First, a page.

Wind energy development is picked up as a part of electricity generation in different parts of India. Although it was initiated a decade back, there is still enough scope for its improvement in this technology. The reality is that our life-style in the early twenty-first century requires huge energy and wind turbines are one of the least environmentally harmful ways of generating electricity. Of the installed capacity, wind turbines have a large share among the other grid connected renewable sources, close to 66.66%1. Obviously wind turbines need to be built where the wind blows reliably and strongly. The society is certainly not willing to give up private cars, air conditioning, computers, television, refrigeration, and all the other energy consuming equipment of the modern life-style. Accordingly, we must build sustainable energy supply systems. Earlier works promoted wind energy in many ways [1] [2] . In our study we have worked on grid tied rooftop micro wind turbine. The major problem with such a system is synchronization largely due to wind variability. Due to this problem, the stability of available grid gets reduced. This can somehow be achieved by the output power control of the turbine. India is the fifth largest wind power producer in the world. As of March 2014, the installed capacity of wind power in India is 21136.3 MW [3] [4] , mainly spread across Tamil Nadu (7154 MW), Gujarat (3093 MW), Maharashtra (2976 MW), Karnataka (2113 MW) and Rajasthan (2355 MW). Wind power accounts for 8.5% of India’s total installed renewable power capacity, and it generates 1.6% of the country’s power. Still it is not very much popular at domestic level due to the high initial investment and other problems as discussed above. Our goal is to achieve stable power supply to the grid from wind source. To this issue, we suggest a new method of small external motor that will provide momentary impulse or external torque to the rotor through relay switch or voltage controller that helps to maintain the momentum of blades for sufficient time and provide stable power supply. In this method, the light weight external motor has been attached at the hub of the wind turbine and it works on the method of spring balance system. The motor aligns itself with the axis of rotation of blades when a mass of around 10 pounds is put to the groove attached to motor. This is done so as to not disturb the aerodynamics of the blades and the yaw system. The motor provides external torque to the rotor only during moderately low wind speeds, i.e., around 2.5 - 4 m/s. At other times, when the wind speed is self sufficient to produce stable power supply, the motor remains off-axis from the rotor and doesn’t interfere in its motion. This mechanism is currently mechanical but could be automated for better performance. The concept presented in this paper is implemented and tested.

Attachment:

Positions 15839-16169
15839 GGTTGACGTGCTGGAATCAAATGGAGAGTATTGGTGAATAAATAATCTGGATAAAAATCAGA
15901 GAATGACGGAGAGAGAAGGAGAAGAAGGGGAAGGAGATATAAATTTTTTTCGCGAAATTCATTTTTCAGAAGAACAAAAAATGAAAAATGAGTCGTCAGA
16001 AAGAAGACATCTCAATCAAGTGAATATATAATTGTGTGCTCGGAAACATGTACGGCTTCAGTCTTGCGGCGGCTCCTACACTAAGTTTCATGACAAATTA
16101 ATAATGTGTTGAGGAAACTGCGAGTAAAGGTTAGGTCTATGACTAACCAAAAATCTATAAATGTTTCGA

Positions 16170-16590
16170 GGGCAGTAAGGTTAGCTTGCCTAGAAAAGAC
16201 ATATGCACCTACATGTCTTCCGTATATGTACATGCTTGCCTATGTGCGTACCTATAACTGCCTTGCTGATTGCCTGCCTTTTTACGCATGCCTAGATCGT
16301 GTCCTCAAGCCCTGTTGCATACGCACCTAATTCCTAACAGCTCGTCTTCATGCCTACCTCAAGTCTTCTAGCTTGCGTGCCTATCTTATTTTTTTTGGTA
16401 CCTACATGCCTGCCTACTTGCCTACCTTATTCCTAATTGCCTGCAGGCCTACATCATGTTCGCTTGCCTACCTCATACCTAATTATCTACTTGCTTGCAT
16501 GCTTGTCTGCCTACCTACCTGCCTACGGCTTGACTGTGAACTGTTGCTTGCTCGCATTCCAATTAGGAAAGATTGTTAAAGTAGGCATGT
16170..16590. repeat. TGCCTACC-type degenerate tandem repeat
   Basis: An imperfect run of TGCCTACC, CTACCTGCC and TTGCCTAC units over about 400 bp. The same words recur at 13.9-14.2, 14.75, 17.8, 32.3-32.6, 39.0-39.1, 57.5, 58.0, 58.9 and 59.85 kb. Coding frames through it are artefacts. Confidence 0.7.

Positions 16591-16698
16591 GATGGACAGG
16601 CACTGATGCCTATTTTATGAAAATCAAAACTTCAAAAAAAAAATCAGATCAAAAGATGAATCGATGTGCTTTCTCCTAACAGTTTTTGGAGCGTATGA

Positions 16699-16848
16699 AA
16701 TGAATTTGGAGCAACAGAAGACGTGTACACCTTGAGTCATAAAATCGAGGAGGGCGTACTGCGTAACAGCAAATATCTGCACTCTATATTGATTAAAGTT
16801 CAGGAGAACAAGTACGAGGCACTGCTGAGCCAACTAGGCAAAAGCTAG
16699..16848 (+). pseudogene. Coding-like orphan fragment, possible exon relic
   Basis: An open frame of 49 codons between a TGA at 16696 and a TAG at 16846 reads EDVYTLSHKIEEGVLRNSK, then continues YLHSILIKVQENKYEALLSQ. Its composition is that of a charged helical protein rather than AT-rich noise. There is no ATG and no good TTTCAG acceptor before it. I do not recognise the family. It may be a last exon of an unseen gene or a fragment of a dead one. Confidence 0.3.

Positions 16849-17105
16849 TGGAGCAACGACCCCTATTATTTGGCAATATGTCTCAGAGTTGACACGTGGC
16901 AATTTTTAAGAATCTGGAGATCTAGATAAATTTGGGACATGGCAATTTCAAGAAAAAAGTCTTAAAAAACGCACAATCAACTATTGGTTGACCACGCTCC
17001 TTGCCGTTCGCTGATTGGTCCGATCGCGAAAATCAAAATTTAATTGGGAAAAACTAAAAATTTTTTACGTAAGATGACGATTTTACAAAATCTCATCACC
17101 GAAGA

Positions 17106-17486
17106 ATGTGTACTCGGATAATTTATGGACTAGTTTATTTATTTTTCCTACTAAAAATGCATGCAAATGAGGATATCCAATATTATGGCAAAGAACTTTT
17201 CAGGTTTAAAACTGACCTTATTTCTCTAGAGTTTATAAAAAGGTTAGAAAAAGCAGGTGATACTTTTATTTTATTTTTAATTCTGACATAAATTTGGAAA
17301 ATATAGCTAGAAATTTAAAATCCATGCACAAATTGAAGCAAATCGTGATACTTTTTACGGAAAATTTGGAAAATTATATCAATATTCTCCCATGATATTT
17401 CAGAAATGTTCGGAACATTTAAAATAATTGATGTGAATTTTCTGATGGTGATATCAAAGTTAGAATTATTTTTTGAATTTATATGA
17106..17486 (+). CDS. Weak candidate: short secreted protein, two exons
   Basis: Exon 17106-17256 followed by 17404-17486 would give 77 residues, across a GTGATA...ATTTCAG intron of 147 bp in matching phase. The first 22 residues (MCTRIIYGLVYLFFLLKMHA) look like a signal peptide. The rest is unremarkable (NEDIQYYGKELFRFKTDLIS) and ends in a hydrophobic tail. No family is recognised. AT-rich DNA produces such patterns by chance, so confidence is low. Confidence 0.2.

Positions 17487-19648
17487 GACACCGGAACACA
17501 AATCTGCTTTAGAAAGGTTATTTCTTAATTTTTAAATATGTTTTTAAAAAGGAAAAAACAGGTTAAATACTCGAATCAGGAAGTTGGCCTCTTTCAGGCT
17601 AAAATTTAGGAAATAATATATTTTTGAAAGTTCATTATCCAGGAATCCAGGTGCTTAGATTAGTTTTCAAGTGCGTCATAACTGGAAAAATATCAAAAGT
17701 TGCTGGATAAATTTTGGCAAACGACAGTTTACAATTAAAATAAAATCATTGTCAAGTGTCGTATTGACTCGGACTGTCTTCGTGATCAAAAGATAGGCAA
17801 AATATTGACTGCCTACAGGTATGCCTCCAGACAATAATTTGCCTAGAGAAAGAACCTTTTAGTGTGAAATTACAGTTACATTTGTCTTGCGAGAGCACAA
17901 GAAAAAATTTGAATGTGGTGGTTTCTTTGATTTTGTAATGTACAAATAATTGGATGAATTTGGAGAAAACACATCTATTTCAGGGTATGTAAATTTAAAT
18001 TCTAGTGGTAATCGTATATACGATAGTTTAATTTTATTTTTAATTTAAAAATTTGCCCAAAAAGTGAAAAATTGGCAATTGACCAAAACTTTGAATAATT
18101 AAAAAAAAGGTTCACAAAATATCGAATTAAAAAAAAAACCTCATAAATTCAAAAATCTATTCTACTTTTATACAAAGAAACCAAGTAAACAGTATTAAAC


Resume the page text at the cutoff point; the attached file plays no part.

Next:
2. Materials and Methods